Government urges science organisations not to discuss war and says it will maintain Russian ties
The South African government has told its science agencies not to make public comments about the conflict between Russia and Ukraine, as it insisted ties with Russia should be maintained despite the nation’s attack on its neighbour.
The demand for silence—made by a senior Department of Science and Innovation official—is in stark contrast to many of South Africa’s close scientific cooperation partners, such as the European Union, which is rolling back support for science in Russia in protest at that country’s military actions in Ukraine.
Research Professional News understands that some scientists in South Africa are deeply unhappy with the country’s stance. A scientist employed at a South African government research entity, speaking on condition of anonymity, said that while the government had previously warned entities against making policy-critical statements, none have been “so targeted”.
“They seem to be concerned their subsidiaries might join the global outcry against Russia and support for Ukraine that other academic institutions around the world have rallied around,” the employee said.
‘No implications’ for partnerships
South Africa has several science partnerships with Russia, including as a southern hemisphere node of Master-Net, a global network of small robotic telescopes operated from Russia. South Africa also engages scientifically with Russia through the BRICS bloc of emerging global economies, which includes Brazil, India, and China.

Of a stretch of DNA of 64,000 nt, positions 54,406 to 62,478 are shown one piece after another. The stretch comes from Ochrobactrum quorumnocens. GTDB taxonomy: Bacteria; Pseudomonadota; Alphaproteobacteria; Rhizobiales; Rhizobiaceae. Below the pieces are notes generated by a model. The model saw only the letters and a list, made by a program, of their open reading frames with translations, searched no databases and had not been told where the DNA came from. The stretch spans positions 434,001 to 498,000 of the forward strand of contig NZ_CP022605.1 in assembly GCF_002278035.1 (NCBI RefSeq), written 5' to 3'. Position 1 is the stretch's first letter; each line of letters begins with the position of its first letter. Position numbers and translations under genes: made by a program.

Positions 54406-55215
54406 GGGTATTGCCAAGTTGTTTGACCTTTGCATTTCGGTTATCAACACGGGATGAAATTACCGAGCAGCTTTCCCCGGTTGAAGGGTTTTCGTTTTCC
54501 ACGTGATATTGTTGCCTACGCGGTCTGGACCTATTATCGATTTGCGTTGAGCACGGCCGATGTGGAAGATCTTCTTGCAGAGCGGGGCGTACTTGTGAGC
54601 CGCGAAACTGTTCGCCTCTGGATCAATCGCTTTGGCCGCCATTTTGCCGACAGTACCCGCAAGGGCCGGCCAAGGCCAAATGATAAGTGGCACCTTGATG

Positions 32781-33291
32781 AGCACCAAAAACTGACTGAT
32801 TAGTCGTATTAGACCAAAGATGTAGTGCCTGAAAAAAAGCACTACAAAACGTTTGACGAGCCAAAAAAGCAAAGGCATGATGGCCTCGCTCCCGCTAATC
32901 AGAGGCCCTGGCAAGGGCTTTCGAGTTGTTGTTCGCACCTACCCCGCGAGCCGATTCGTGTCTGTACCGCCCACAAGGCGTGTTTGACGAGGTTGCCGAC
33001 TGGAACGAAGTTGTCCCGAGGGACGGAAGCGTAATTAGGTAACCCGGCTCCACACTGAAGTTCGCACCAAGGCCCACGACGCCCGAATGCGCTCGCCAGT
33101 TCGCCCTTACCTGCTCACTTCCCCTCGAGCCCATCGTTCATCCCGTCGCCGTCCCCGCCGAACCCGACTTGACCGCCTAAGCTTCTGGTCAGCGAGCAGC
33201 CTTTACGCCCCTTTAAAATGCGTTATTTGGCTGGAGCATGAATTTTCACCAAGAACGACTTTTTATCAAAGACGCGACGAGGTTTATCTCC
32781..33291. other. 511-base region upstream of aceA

The South African government told Research Professional News that its science cooperation with Russia is not affected by the ongoing crisis. “There are no implications for our bilateral science and innovation relations with Russia, and no bilateral engagements are being cancelled or delayed,” it said in a statement.
But public science organisations are being told not to comment publicly about the matter. In an email dated 1 March, a senior official from the Department of Science and Innovation official instructed colleagues at the department, the National Research Foundation and the South African Radio Astronomy Observatory that DSI entities “should not engage in any action of any kind, which could be construed as a political commentary or political reaction to the developments in Ukraine”.
Asked to comment on the email, which Research Professional News has seen, the department said: “The Department of Science and Innovation and its entities will not be commenting on this matter. The competent government department which represents South Africa on international relations is the Department of International Relations and Cooperation.”
The DSI’s response lines up with South Africa’s broader policy on the Russia-Ukraine conflict. A South African government statement on 1 March said peace was best built through “diplomacy and dialogue”. It noted “with concern” that other long-standing conflicts have not received the same attention from the UN security council as that in Ukraine, and highlighted the reported ill-treatment of Africans trying to flee the country.
On 2 March, South Africa abstained from a United Nations resolution “deploring” Russian aggression in Ukraine.
Many international and regional research organisations have expressed support for their colleagues in Ukraine. One of them is the African Astronomical Society, which is based at the South African Astronomical Observatory in Cape Town, but which operates independently of the country’s government.
On 28 February, in a joint statement with sister organisations in Europe and America, Afas expressed “great concern” at events unfolding in Ukraine. “The current events jeopardise the scientific cooperation within our European community and with the rest of the world,” said the statement, signed by Afas’ Algerian president Jamal Mimouni.